“I never thought I’d die fighting side by side with an elf,” the dwarf warrior Gimli tells frenemy Legolas towards the end of the Lord of the Rings trilogy. “What about side by side with a friend?” the lithe elven prince asks.
The scene is an iconic one, and often trotted out online whenever an unlikely alliance is formed. Take Nigel Farage and sex workers – any sentence mentioning one then the other would, in most circumstances, make you want to throw your newspaper at the wall. Over the past few weeks, however, they have found themselves with a mutual enemy: banks.
In the early hours of Wednesday morning (26 July), Alison Rose stood down as chief executive of NatWest Group, following weeks of speculation and debate about why Coutts had closed the account of the former Ukip leader. Though a senior source at the bank (later revealed to be Rose herself) initially claimed that Farage had been debanked because he no longer met Coutts’s wealth threshold, a subject access request revealed that his political views had also been taken into account when making the decision.
Naturally, corners of Westminster and Fleet Street rose up as one to defend Farage, free speech and the fundamental human right to be the customer of a swanky private bank. “Obviously you don’t have to agree with Mr Farage’s views to believe that…” was how many of the tweets and columns began. It has been, in turns, irritating, expected and a good excuse to take a broader look at the issue of “debanking”.
The furore wasn’t a surprise because the press can never get enough of Farage. It felt worthy of an eye-roll because debanking has been a real problem for many people for a long time, and few in the media or politics seemed to care until now. And it is a welcome development, because the intellectual framework of this conundrum could prove useful for other causes.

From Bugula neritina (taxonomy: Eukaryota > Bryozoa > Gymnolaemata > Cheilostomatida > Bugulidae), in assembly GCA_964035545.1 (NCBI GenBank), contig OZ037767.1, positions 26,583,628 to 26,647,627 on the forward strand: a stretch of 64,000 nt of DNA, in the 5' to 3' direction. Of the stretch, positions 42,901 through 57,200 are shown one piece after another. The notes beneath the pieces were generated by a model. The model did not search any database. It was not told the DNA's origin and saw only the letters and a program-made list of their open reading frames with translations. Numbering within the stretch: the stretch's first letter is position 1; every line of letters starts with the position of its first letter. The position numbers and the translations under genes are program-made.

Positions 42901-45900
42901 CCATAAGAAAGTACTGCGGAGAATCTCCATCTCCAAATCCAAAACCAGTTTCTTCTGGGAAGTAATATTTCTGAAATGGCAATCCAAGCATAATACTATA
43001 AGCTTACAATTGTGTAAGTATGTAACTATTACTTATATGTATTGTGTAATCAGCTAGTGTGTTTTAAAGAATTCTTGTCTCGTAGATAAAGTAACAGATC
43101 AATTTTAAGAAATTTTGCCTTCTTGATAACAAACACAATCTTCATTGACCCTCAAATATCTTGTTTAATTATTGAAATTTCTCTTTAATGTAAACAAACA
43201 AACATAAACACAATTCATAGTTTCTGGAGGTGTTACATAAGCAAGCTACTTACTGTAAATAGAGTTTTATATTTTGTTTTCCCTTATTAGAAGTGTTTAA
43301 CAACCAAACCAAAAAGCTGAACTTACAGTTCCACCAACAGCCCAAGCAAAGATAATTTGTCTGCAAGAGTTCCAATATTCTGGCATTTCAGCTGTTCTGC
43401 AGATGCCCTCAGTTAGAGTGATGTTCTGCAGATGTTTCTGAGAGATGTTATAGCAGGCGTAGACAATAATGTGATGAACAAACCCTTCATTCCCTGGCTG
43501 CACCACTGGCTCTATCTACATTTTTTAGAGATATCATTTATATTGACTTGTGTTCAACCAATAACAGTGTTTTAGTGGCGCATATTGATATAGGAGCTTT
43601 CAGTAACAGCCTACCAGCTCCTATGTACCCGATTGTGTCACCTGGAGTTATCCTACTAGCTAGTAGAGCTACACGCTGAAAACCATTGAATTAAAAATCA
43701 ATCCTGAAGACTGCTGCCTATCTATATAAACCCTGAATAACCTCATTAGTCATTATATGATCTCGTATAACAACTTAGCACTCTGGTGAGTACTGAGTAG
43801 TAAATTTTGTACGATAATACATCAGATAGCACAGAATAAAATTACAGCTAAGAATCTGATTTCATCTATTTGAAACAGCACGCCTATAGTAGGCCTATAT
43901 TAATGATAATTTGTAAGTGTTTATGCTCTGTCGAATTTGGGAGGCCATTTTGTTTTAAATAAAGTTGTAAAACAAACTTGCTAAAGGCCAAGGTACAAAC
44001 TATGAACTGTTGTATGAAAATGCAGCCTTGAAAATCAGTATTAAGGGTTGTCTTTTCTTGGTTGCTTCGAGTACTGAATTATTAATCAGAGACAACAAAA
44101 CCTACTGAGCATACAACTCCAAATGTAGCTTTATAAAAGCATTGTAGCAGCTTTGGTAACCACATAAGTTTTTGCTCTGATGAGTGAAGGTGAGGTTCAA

In 2021, the sex workers’ charity National Ugly Mugs published a report on financial discrimination. It found “evidence of financial discrimination against sex workers from various UK-based banks and financial institutions. This includes the refusal of services, such as business accounts, overdrafts and loans, and other financial products. In some cases, even the personal bank accounts of sex workers were shut down or frozen.”
Earlier that year, several sex-work organisations published an open letter addressed to financial institutions. “Sex work, in the form of providing online content, online interactions and the independent sale of sexual services, are legal within UK jurisdictions,” they wrote. “However, those working in the adult industries are reporting experiences barring them from financial services based solely on the grounds of their occupation.”
According to the National Ugly Mugs report, examples included HSBC admitting that they “[didn’t] have an appetite for the adult industry”, the business account provider Anna Money explaining that they “do not work with OnlyFans clients”, and many other financial providers calmly admitting that yes, they choose not to provide services to sex workers.